Introduction to Dynamic Bifurcation.
BROWN UNIV PROVIDENCE RI LEFSCHETZ CENTER FOR DYNAMICAL SYSTEMS
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Dynamic bifurcation theory in differential equations is concerned with the changes that occur in the structure of the limit sets of solutions as parameters in the vector field are varied. For example, if the vector field is the gradient of a function with a finite number of critical points, then the omega-limit set of each orbit is an equilibrium point. Thus, one must be concerned with how the number of equilibrium points changes with the parameters this is usually called static bifurcation theory, how the stability properties of the equilibrium points change and the manner in which the equilibrium points are connected to each other by orbits. If the vector field is not the gradient of a function, then other types of limiting motions can occur for example, periodic orbits, invariant tori, homoclinic and heteroclinic orbits. The purpose of these notes is to give an introduction to the methods used in determining how these more complicated limit sets change as parameters vary. Author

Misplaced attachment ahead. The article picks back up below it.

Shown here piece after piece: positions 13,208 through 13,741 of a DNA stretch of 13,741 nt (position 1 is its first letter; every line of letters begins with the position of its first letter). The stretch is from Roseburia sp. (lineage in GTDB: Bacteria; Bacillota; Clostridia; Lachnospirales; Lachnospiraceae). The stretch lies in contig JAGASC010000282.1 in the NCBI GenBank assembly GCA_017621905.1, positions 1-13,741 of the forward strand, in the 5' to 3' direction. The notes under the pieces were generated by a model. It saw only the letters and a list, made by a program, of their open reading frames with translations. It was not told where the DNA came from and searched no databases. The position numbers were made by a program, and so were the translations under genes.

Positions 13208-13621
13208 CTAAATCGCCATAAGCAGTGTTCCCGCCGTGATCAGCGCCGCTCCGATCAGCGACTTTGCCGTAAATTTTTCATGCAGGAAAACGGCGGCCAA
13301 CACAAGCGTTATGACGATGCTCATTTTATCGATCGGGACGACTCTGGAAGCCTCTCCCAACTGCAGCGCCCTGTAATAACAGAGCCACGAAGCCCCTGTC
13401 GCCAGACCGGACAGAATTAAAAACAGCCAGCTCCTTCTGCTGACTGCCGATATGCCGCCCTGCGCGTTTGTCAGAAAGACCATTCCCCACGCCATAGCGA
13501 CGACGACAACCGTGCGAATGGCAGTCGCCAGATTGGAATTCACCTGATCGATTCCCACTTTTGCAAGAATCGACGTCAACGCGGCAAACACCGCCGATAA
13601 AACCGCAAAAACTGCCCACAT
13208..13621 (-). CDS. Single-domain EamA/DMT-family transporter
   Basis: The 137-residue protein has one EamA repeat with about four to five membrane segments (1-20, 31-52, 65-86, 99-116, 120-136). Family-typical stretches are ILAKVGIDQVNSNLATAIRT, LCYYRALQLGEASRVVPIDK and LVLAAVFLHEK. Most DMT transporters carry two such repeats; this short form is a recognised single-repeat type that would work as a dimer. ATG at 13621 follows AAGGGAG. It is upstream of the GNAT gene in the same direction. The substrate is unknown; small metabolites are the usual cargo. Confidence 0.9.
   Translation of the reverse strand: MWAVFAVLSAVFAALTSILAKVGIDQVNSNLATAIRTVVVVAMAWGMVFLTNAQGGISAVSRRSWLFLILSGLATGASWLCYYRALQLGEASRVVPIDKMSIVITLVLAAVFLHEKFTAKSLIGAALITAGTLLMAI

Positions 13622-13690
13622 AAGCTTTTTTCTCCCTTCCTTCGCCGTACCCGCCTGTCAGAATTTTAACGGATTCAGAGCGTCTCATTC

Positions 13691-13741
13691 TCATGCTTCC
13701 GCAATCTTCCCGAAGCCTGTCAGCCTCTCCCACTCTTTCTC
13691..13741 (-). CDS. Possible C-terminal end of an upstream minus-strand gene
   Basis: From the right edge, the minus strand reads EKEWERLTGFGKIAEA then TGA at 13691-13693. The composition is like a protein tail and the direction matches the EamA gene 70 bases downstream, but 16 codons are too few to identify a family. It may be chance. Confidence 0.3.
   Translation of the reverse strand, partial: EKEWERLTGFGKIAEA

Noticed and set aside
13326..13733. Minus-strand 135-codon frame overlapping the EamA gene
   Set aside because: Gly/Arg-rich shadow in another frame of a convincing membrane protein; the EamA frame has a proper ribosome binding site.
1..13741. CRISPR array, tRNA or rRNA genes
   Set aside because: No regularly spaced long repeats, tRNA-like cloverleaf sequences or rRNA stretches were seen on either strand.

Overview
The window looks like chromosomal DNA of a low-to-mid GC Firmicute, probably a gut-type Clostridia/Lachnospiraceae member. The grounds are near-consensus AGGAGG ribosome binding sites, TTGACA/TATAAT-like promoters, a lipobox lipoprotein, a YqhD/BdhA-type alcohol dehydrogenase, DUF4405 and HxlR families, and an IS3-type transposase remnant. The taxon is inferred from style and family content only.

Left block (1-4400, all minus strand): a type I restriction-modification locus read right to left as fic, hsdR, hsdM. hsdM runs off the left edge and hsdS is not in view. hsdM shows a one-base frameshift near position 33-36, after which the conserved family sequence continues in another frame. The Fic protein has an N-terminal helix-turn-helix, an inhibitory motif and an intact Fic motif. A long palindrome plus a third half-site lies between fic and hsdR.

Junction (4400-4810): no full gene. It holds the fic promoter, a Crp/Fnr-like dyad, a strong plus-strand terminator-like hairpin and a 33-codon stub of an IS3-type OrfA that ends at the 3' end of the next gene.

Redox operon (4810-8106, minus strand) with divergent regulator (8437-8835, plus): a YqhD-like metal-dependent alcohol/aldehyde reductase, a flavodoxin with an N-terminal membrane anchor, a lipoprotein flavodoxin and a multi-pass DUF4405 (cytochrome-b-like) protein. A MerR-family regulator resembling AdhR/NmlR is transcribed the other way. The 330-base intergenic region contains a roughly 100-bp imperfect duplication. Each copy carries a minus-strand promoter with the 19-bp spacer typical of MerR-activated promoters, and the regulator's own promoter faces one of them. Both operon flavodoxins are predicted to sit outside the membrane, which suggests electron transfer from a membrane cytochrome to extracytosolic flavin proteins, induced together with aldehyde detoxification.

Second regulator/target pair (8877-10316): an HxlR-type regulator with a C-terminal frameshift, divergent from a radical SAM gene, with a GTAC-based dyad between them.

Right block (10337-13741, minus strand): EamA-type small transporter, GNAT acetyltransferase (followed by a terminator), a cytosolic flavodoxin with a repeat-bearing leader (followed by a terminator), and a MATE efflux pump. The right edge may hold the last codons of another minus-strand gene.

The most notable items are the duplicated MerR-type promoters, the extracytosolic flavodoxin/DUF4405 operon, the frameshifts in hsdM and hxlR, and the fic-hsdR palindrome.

- Theoretical Mathematics